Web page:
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The Madison Record

Judge upholds Crestwood’s elective angioplasty

Crestwood Medical Center should be allowed to continue its elective coronary angioplasty program, according to Judge Algert S. Agricola Jr.’s recommendation to the Certificate of Need (CON) Review Board.

Judge Agricola has ruled that Crestwood’s project complies with CON review standards and satisfies the cardiac services section of the Alabama State Health Plan.

“We appreciate Judge Agricola’s time and careful attention to the testimony of clinicians, experts and patients during the hearing,” Crestwood CEO Dr. Pam Hudson said.

“Our dedicated team members and cardiologists are due all the credit for the outstanding results of this program,” Hudson said. “These committed healthcare professionals came to hospital leadership in 2003 and told us, ‘We can do this (coronary angioplasty) and save people’s lives. Let us do it!'”

Filed Oct. 5, 2011, Crestwood’s request was opposed by Huntsville Hospital. Judge Agricola heard three days of witnesses at a hearing in January and reviewed more than 70 exhibits.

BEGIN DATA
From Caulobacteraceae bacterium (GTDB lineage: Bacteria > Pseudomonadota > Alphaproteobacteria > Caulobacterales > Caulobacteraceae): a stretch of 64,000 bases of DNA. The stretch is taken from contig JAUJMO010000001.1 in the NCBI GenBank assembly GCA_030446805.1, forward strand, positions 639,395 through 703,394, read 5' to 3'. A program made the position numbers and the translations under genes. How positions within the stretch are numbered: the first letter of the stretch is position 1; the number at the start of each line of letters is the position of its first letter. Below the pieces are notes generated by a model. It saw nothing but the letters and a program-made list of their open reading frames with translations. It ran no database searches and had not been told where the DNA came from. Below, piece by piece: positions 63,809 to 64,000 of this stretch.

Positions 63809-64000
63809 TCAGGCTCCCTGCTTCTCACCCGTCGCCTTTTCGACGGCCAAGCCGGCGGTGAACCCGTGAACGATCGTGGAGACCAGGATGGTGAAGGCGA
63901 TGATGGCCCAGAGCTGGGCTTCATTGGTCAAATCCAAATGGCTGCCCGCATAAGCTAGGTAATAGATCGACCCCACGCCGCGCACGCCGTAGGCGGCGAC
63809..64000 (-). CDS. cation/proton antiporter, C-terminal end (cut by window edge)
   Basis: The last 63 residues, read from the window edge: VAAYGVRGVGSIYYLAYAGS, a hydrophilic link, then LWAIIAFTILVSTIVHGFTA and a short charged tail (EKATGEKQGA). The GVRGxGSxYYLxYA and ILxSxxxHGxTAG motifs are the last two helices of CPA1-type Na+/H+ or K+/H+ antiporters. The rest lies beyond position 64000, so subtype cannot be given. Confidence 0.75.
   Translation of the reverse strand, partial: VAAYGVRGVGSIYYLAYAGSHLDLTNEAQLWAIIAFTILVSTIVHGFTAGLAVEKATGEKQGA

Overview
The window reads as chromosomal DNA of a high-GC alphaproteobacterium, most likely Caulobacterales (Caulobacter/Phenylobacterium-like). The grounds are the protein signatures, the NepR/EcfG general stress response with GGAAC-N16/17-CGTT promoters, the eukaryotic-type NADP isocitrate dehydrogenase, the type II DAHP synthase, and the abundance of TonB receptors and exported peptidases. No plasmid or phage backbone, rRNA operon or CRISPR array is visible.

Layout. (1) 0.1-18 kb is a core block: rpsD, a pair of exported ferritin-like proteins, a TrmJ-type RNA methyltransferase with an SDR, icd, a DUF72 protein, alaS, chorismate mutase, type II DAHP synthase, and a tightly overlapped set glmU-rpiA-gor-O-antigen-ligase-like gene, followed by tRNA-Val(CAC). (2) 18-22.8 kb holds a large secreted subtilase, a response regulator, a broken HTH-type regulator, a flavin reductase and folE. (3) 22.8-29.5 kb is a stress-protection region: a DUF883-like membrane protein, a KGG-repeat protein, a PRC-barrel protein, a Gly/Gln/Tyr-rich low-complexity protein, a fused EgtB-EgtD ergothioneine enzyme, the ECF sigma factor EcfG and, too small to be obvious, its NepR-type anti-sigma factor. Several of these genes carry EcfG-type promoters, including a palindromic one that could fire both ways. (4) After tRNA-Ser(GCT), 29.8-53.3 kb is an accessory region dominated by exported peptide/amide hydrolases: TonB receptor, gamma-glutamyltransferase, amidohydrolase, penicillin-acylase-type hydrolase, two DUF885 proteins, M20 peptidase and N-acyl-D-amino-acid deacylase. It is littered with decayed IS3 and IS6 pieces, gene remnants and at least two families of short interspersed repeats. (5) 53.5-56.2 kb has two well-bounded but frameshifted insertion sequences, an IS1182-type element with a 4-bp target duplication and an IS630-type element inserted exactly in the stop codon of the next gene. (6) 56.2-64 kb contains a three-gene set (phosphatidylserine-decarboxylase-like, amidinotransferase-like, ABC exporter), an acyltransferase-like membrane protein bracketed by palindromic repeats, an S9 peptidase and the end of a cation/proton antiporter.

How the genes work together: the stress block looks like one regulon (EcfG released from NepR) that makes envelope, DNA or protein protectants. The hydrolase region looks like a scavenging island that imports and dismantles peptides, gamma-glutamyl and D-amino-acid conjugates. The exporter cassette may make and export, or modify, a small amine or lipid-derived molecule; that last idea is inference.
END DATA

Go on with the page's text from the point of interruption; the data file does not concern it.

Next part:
The judge denied Huntsville Hospital’s request to return the issue to the Statewide Health Coordinating Council for further study, Hudson said.

Providing the program has been a long, careful journey with patient safety and quality of care as top considerations, Hudson said. “This is right for our community. Patients and families deserve a choice.”

Crestwood Medical Center has provided emergency angioplasty services for the past eight years. For the past five years, Crestwood has safely performed elective angioplasty procedures in Atlantic C-PORT Trials that Johns Hopkins School of Medicine sponsors.

“Crestwood’s performance was consistent with the updated guidelines and data from the C-PORT trial, in which Crestwood is Alabama’s only participating hospital,” Hudson said.

Judge Agricola heard testimony supporting Crestwood’s request from local and independent interventional cardiologists, who requested two providers in the community, giving patients a choice when faced with angioplasty, Hudson said.

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